LA has fewer break-ins so far this year
There were 6,869 burglaries in the City of Los Angeles between January and June 2019, a drop of 13% compared to the same period last year.
During the first six months of 2019, 30 neighborhoods saw an increase in burglaries, 3 saw no change and 77 saw a reduction across the city. Sun Valley had the highest burglary rate, and Sunland had the lowest.
Burglaries have been holding steady since the Los Angeles Police Department began making its crime data publicly available in 2010, with a high of 17,465 incidents that year and a low of 15,125 incidents in 2014.
This year, however, might be the one to buck that trend. The 6,869 six-month total is the lowest in half-year data since 2014.
But numbers aren’t all there is to it. Burglaries in particular play out differently across neighborhoods based on how wealthy they are and how comfortable residents are with reporting crimes to the police.
Woodland Hills, for example, had the highest absolute number of burglaries of any neighborhood in Los Angeles between January and June 2019, with 247 incidents reported. Yet the neighborhood’s overall crime rate ranks right in the midrange compared with other areas in the city.
Sheppard Kaufman, the chair of the public safety committee of the Woodland Hills-Warner Center Neighborhood Council, said that during the spring residents had heightened concerns about break ins. The LAPD, he said, explained the spike was due to the Chilean burglary crews that were working the area.”
While the Chilean burglary crew was later arrested by the LAPD, burglary prevention remains an issue that is as much about police enforcement as it is in the hands of residents and neighborhood councils.
“What we have done over the past couple of years is to ask the City and LAPD for additional patrol resources to support the population increases in Woodland Hills,” said Kaufman.
Hotspots for burglaries frequently shift across the city. During 2018, the wealthy enclave of Hancock Park had the highest burglary rate. But in the second half of the year, Cheviot Hills had the sharpest increase, with 32%. Then, in the first quarter of 2019, Tarzana had the highest burglary rate.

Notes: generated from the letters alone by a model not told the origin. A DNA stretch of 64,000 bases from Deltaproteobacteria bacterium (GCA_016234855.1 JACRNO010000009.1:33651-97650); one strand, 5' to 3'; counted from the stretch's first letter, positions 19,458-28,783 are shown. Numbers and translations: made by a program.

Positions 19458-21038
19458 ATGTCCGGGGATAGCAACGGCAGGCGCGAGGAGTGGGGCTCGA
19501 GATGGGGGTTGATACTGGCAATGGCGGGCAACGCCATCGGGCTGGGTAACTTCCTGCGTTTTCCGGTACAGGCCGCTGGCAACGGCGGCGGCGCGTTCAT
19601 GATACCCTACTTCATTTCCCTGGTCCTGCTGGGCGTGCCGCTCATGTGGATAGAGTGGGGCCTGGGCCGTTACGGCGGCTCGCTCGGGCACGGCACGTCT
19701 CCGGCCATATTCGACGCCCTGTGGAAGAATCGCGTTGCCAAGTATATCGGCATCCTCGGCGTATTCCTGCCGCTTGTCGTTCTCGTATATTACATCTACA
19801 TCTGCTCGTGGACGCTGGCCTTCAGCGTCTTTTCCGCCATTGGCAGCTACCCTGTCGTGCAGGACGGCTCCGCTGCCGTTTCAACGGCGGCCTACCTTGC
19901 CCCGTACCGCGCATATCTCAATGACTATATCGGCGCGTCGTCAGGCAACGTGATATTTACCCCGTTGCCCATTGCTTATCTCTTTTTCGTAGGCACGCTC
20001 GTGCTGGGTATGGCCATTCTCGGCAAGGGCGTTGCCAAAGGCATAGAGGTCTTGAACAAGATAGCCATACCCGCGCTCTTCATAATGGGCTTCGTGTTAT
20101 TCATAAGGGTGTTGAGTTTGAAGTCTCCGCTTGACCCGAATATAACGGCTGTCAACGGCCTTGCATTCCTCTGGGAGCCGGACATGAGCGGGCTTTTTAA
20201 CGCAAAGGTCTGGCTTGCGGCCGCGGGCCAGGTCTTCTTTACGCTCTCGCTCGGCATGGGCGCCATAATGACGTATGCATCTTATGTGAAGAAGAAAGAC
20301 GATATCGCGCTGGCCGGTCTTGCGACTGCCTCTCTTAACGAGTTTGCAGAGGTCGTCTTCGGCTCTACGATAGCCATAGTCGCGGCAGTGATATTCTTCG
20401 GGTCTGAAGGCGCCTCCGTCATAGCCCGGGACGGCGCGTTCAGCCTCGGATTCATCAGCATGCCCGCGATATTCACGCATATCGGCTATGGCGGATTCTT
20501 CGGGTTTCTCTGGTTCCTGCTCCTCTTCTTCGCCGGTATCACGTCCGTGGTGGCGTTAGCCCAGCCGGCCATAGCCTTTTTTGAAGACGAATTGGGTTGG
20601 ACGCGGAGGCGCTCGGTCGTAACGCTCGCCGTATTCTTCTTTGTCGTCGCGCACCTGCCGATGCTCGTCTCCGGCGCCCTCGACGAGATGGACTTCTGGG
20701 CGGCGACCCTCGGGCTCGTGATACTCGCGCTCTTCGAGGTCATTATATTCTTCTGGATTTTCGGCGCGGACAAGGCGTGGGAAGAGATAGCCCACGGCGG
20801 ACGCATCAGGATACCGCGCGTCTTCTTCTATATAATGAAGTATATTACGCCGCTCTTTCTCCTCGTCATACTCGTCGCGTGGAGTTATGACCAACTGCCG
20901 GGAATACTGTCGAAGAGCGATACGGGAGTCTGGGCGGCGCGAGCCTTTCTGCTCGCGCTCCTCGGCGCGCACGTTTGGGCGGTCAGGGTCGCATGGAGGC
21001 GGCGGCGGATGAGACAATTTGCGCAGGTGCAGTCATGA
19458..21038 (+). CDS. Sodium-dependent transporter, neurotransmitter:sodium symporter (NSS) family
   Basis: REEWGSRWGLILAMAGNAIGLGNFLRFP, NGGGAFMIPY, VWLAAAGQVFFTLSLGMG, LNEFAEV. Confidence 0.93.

Click on the arrows in the table to sort by category. Click once to see the category in ascending order, and again to see it in descending order. Use the search bar to see where your neighborhood stands. (The rank column refers to change in burglary rate.)
|Rank||Neighborhood||Burglary Rate (2019)||Burglary Rate (2018)||Change (2019-18)|
|24||Historic South Central||115||107||8%|
|32||Playa Del Rey||184||184||0%|
|48||West Los Angeles||365||403||-10%|
|81||Baldwin Hills Crenshaw||192||263||-27%|
|86||Hollywood Hills West||200||288||-30%|
* indicates a neighborhood policed by more than one agency.
How we did it: We looked at LAPD publicly available data on reported burglaries and attempted burglaries in 2018 and 2019. For neighborhood boundaries, we rely on the borders defined by the Los Angeles Times. Learn more about our data here.
LAPD data only reflects crimes that are reported to the department, not how many crimes actually occurred. In making our calculations, we rely on the data that the LAPD makes publicly available. On occasion, LAPD may update past crime reports with new information, or recategorize past reports. Those revised reports do not always automatically become part of the public database.
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